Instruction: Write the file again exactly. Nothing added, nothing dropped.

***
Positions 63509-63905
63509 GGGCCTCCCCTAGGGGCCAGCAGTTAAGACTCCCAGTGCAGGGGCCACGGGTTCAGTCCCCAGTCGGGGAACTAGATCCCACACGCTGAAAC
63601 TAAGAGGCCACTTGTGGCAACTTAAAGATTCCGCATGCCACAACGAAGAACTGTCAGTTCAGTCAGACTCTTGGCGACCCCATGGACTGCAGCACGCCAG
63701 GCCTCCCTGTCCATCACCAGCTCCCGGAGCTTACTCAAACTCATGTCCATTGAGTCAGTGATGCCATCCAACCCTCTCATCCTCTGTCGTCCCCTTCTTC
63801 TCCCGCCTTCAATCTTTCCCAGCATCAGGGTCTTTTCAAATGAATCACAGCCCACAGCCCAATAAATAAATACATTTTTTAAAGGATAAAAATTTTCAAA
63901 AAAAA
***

Positions 63509-63905
63509 GGGCCTCCCCTAGGGGCCAGCAGTTAAGACTCCCAGTGCAGGGGCCACGGGTTCAGTCCCCAGTCGGGGAACTAGATCCCACACGCTGAAAC
63601 TAAGAGGCCACTTGTGGCAACTTAAAGATTCCGCATGCCACAACGAAGAACTGTCAGTTCAGTCAGACTCTTGGCGACCCCATGGACTGCAGCACGCCAG
63701 GCCTCCCTGTCCATCACCAGCTCCCGGAGCTTACTCAAACTCATGTCCATTGAGTCAGTGATGCCATCCAACCCTCTCATCCTCTGTCGTCCCCTTCTTC
63801 TCCCGCCTTCAATCTTTCCCAGCATCAGGGTCTTTTCAAATGAATCACAGCCCACAGCCCAATAAATAAATACATTTTTTAAAGGATAAAAATTTTCAAA
63901 AAAAA